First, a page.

Protection Against Punitive Damage Claims at Pleading Stage Denied to California Health Plan
Healthcare Law Newsletter
Michael Scanlon, Jr.
California Code of Civil Procedure section 425.13 precludes a claim for punitive damages in an action seeking damages arising out of a health care provider's negligence unless the plaintiff first obtains a court order. To garner such an order, plaintiffs must show there is a substantial probability they will prevail on the claim at trial. In a case of first impression, the California Court of Appeal in Kaiser Foundation Health Plan, Inc. v. Superior Court (Rahm), __ Cal.App.4th __ (February 15, 2012) held that section 425.13 does not apply to a health care service plan.
Anna Rahm and her parents sued the health plan and two affiliated health care providers for injuries Rahm alleged she sustained because of a delay in diagnosing a fast-growing cancer. Plaintiffs asserted the delay resulted from initial refusals of the health care providers to approve a diagnostic MRI. Further, they alleged the health plan – which delegated to its contracted physicians the responsibility of deciding what medical care to provide plan members – induced their physicians to deny costly medical services to plan members. More specifically, the plaintiffs contended the plan required its physicians to base their approval of medical care (at least in part) on the cost of the care, and then incentivized the physicians to withhold more costly care through a bonus system directly dependent upon cost savings the plan realized. The plaintiffs alleged tort and contract claims and sought punitive damages against all defendants.
The defendants filed a motion to strike the punitive damages, pursuant to Code of Civil Procedure section 425.13(a). The trial court denied the motion and the defendants filed a petition for writ of mandate, which the appellate court summarily denied. The defendants then petitioned the California Supreme Court for review. Under a procedural rule, California's high court granted review and transferred the matter back to the intermediate appeals court to decide on the merits. At this point, the plaintiffs dismissed the punitive damage claims against the health care providers, and the appellate case proceeded against the plan only.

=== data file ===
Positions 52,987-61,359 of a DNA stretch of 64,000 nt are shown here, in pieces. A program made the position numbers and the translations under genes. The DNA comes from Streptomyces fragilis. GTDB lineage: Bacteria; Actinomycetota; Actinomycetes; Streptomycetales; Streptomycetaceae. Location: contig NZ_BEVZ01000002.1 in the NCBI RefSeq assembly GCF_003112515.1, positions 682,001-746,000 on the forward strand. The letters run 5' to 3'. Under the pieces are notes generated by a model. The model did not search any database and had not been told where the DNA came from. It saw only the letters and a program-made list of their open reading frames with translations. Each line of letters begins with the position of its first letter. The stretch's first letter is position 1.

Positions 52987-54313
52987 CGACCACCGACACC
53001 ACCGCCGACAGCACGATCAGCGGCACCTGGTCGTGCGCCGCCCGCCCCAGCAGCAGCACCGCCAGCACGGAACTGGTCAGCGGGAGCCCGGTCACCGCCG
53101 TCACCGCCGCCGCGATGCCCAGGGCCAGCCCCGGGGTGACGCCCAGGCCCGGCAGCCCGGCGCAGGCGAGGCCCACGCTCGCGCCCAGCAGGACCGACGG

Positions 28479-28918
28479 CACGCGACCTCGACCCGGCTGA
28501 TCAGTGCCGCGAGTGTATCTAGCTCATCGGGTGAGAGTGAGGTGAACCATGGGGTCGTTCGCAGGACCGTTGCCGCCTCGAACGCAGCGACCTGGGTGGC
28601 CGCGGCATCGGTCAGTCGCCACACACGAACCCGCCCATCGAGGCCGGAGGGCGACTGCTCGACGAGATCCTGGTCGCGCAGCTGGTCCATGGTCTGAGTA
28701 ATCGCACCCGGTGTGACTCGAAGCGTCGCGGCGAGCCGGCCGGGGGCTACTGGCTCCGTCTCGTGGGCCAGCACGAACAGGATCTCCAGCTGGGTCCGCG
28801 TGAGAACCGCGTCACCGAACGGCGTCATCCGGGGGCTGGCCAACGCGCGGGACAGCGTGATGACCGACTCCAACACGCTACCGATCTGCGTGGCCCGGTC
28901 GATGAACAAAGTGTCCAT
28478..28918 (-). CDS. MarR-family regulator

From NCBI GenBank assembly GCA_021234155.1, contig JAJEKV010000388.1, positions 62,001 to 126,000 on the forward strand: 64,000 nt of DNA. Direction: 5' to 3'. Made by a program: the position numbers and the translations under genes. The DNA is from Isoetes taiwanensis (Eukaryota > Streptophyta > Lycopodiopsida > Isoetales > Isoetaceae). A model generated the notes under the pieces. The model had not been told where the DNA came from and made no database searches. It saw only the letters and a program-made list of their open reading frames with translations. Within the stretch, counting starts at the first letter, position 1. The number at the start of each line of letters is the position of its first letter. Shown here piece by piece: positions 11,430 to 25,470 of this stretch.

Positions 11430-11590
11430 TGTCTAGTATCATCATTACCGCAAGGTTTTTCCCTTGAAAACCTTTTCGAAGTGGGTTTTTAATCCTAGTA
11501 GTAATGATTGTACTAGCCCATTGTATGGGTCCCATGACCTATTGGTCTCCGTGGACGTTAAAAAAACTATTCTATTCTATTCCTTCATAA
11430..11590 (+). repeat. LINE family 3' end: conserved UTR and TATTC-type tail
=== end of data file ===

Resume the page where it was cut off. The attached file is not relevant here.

On appeal, the plan argued section 425.13 applies to any claim against a service plan that seeks compensation for injuries that are directly related to the quality of medical services rendered by a health care provider – reasoning that the plaintiffs' claims against it were predicated on injuries caused by the alleged failure of the health care providers to administer proper care. The plaintiffs responded that the health plan could not avail itself of section 425.13's protections because the statute applied only to health care providers.
Since it considered section 425.13 to be ambiguous, the Court of Appeal turned to the statute's legislative history for guidance. The court concluded the statute was intended to apply only to health care providers and not to health care service plans, an interpretation it felt was amply supported by many decisions that previously construed the scope of section 425.13. The Court of Appeal also found that extending section 425.13 to health care service plans would conflict with other California statutes, which state health care plans are not health care service providers. (See Civil Code §3428(c); Health & Safety Code §1367.01(m).) Finally, the appellate court rejected the plan's argument that section 425.13 should be applied in circumstances where the plaintiff seeks to hold the service plan vicariously liable for the utilization review decisions of the health care provider. In addition, the court noted that extending section 425.13 to cover vicarious liability claims would serve no purpose, since it is already settled that Health & Safety Code section 1371.25 precludes such claims, citing Martin v. Pacificare of California, 198 Cal.App.4th 1390 (2011), and Watanabe v. California Physicians' Service, 169 Cal.App.4th 56, 63–64 (2008).
NOTE: In Martin, David M. Humiston of Sedgwick was the lead trial counsel who obtained a nonsuit based on Watanabe and section 1371.25, and Christina J. Imre and Douglas J. Collodel of Sedgwick's appellate team successfully briefed the appeal, which preserved the nonsuit ruling. Sedgwick also provided amicus support in Watanabe.